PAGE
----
The aim of politics, as of all else, is the good life. But the good life is something which cannot be comprehended in some phrases or formula about any political or social order; and even if it could be so comprehended, it could not be brought about, in the main, by political means. One may contend that the most a politician can do is to ensure that some, and these by no means are the most important, conditions in which the good life can exist are present, and, more important still, to prevent knaves from setting up conditions which make any approach to the good life impossible except for solitaries and anchorites.
A depressing creed? A negative creed? Not a Holy Gospel! All the evils of our time have come from men who mock and exploit human misery by pretending that good government, that is government according to their way of thinking, could offer Utopia.
For this is the generation of the big lie, the mass delusion. Or rather it is a generation in which the infinite variety of error, large and small, is endlessly displayed in a multitude of different guises and combinations. Only the obvious seems not worth saying; only the truth remains in want of publicity. The fantastic is lauded as beautiful, the perverse as orthodox; only the good is despised as sinful, corrupt or irresponsibility; and every kind of evil is permitted to parade under the name of virtue.
One would think that, there is no hope for secular society unless it be based upon a fundamental recognition of God, and in turn I for one, believe that religion owes to secular society the debt of recognizing that, without the stability of the social order, a full religious life becomes impossible except in the hermit’s cell or in the monastery. I do not regard religion or the Church as a private fad. I do not think the secular organization of the community in the state is self-sufficient; and I do not think too that a wise secular government can hope for the permanence of its institutions by adopting an attitude of indifference to religious truth.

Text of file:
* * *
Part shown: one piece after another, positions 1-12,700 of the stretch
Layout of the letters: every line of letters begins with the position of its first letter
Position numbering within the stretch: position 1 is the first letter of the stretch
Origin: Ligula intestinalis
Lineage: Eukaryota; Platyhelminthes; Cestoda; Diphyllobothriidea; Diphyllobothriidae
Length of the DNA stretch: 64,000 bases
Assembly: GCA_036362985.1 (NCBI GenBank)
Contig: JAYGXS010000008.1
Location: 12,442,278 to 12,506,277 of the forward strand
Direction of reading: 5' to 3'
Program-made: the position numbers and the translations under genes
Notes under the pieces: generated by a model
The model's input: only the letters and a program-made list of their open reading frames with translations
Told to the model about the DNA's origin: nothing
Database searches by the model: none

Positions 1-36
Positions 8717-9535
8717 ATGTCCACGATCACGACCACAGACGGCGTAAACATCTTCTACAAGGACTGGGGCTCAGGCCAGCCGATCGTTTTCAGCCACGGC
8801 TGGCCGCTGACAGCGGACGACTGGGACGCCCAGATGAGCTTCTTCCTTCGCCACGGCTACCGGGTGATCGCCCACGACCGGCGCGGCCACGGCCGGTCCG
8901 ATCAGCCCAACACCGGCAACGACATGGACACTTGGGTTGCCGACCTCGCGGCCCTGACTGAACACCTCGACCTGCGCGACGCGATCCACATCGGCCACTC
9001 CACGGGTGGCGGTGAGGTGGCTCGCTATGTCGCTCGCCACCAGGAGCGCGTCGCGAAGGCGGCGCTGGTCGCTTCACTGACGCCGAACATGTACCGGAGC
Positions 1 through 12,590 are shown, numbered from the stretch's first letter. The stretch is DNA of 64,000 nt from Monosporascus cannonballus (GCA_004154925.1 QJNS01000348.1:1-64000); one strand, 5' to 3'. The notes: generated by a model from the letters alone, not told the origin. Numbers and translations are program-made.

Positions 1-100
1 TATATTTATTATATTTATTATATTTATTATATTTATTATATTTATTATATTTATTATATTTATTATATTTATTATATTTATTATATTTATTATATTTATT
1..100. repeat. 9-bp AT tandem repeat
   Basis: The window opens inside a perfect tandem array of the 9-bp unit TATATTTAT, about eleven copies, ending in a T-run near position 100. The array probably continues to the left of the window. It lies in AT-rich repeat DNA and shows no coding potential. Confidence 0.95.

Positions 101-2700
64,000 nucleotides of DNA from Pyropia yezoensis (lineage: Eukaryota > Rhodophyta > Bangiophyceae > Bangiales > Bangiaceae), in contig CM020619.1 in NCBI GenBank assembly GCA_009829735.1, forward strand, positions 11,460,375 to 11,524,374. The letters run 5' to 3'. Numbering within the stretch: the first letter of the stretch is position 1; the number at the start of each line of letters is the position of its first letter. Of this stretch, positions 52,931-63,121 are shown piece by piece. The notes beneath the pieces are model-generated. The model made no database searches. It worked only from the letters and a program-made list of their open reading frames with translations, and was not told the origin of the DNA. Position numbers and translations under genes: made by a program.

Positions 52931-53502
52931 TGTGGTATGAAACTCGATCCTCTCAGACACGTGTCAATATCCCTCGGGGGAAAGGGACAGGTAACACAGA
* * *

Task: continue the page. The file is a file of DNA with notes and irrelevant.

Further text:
The necessity of religion in a secular society is to me demonstrated by three interdependent prepositions:
First: Religion, that is the recognition of the spiritual brotherhood of man under the fatherhood of God, is the sole philosophical justification for any sort of morality between man and man. The denial of fatherhood of God is the root from which spring quite naturally the various heresies which have afflicted the species in our time, the doctrine of race and class, the worship of the state, or the less popular creeds of “Get-rich-quick”.
Second: Religion provides the moral basis of culture without which man is unable to live at peace with his neighbour.
Third: Religion is the great governing wheel on the engine of human passion without which no passion, no love, no moral or political principle is valid or legitimate.
Therefore, it would be the greatest of mistakes to view the role of religion or the Church as primarily negative, or more valuable in opposition.
The Lord God brought about a revolution, an unrestricted love in a world of egotism and avarice. His kingdom was centred on the good of man. He proclaimed that the eschatological reality is being realized “hic et nunc”.
All this should inspire the Church to carry this noble mission of championing the cause of the less-fortunate of this world. It has the duty to see to it that they are liberated from the oppressive conditions of society, inspite of speculations that such mission may lead directly into controversy.
This suggests that, people who are afraid of controversy should not get involved in social engagement. In fact, they should not get involved in the Church at all, for the Church is a highly controversial organization. After all, didn’t the Lord say “I have come to bring a sword among you”? [Matt. 10:34].
Did he not die because of challenging the Pharisees and the Sadducees to rise from the quagmire of human oppression, sufferings and injustices? What type of political harmony or stability is this, when the less fortunate in Society are rendered strangers in their own land and live as captives at the will of the “haves”?.
The cry of the Psalmist in the Old Testament is firm and apt to our times: “How can we sing the Lord’s song in a strange Land?”.